Local data is important because health issues vary from community to community.
- Mapping Wellness: Ontario’s Route to Healthier Communities, 2015
WDGPH practitioners and other community service providers and decision makers use data on a regular basis to better understand populations and to inform planning.
The WDGPH Health Analytics Team has, for many years, monitored and assessed the health of the local population and has provided pertinent information to community partners to support their work. Increasingly, with new requirements under the Ontario Public Health Standards and emerging health risks, it has become more pressing to gather large amounts of complex data and quickly synthesize it into meaningful information to share with partners.
The Health Analytics Team has transitioned to sharing information using online interactive reports. There are key advantages to sharing information in this new format:
- Up to Date
- The information can be quickly updated as data sources are refreshed. Paper reports often became outdated shortly after being printed. A recent example of this is the Statistics Canada census data. An interactive report was developed to share social determinants of health indicators by municipality. Months later we received custom neighbourhood data for the City of Guelph. Within one week the data model was expanded to include these new data and indicators were displayed by neighbourhood in the interactive report.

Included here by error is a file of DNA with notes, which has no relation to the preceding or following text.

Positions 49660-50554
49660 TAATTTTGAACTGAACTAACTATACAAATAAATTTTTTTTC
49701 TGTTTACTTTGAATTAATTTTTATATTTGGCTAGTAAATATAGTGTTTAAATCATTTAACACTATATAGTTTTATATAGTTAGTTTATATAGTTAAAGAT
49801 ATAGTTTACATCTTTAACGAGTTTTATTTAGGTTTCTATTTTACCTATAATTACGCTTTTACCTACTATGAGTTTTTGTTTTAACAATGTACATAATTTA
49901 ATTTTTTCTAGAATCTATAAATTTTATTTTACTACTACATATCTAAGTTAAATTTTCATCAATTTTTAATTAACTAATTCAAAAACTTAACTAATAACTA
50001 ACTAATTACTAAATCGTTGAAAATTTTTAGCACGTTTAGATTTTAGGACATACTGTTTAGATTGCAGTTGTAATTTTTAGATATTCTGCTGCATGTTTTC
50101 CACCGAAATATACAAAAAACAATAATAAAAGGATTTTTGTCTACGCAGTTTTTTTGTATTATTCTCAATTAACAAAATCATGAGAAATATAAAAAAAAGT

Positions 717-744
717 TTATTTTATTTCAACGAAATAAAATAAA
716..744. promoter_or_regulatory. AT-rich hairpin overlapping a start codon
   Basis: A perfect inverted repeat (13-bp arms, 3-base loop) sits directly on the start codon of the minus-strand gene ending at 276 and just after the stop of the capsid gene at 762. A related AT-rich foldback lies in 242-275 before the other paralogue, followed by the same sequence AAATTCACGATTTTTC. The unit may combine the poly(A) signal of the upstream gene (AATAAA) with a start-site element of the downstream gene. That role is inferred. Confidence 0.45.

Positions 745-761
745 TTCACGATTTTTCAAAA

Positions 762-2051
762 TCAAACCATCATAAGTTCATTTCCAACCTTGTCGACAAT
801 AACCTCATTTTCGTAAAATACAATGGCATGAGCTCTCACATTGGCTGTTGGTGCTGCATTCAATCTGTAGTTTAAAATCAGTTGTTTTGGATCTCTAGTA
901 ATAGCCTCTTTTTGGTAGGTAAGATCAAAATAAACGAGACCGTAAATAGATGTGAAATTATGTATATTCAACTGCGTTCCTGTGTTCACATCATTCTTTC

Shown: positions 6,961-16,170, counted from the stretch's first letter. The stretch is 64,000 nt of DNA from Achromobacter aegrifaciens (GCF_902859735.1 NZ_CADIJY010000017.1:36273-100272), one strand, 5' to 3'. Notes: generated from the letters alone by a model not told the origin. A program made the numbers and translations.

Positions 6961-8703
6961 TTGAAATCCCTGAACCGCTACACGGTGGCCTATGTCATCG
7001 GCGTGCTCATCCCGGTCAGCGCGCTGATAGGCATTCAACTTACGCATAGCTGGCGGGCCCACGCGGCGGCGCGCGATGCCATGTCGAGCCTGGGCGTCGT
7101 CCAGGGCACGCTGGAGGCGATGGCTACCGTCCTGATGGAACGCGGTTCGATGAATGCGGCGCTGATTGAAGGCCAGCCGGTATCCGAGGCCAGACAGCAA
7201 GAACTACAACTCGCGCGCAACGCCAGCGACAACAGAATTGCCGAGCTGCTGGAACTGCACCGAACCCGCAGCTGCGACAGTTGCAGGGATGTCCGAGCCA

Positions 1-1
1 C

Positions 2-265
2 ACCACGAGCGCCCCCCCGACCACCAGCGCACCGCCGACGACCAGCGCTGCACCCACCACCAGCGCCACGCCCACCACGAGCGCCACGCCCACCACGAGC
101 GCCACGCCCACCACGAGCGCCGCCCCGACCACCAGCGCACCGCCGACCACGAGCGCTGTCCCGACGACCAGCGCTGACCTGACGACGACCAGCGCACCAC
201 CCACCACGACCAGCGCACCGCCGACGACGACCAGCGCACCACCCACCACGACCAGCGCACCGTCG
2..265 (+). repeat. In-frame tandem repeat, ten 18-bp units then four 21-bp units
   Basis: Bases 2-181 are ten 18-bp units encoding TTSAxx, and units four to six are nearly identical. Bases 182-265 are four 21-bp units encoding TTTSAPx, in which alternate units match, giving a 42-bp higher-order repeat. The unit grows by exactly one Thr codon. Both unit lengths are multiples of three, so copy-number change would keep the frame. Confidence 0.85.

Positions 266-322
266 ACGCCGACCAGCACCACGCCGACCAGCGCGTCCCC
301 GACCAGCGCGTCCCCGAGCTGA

- This format allows for flexibility. Interactive reports can be customized by end users to meet their own specific needs simply by choosing filters of interest. Users might be interested in seeing the information in a particular geographic area or within a certain age group and be able to build a report that meets their needs in this way. In the past, requests for customized information were made to the Health Analytics Team. Responding to these requests meant diverting staffing resources from other work and partners had to wait to receive the information. This flexible end-user customization of reports will result in increased efficiency of departmental staff resources.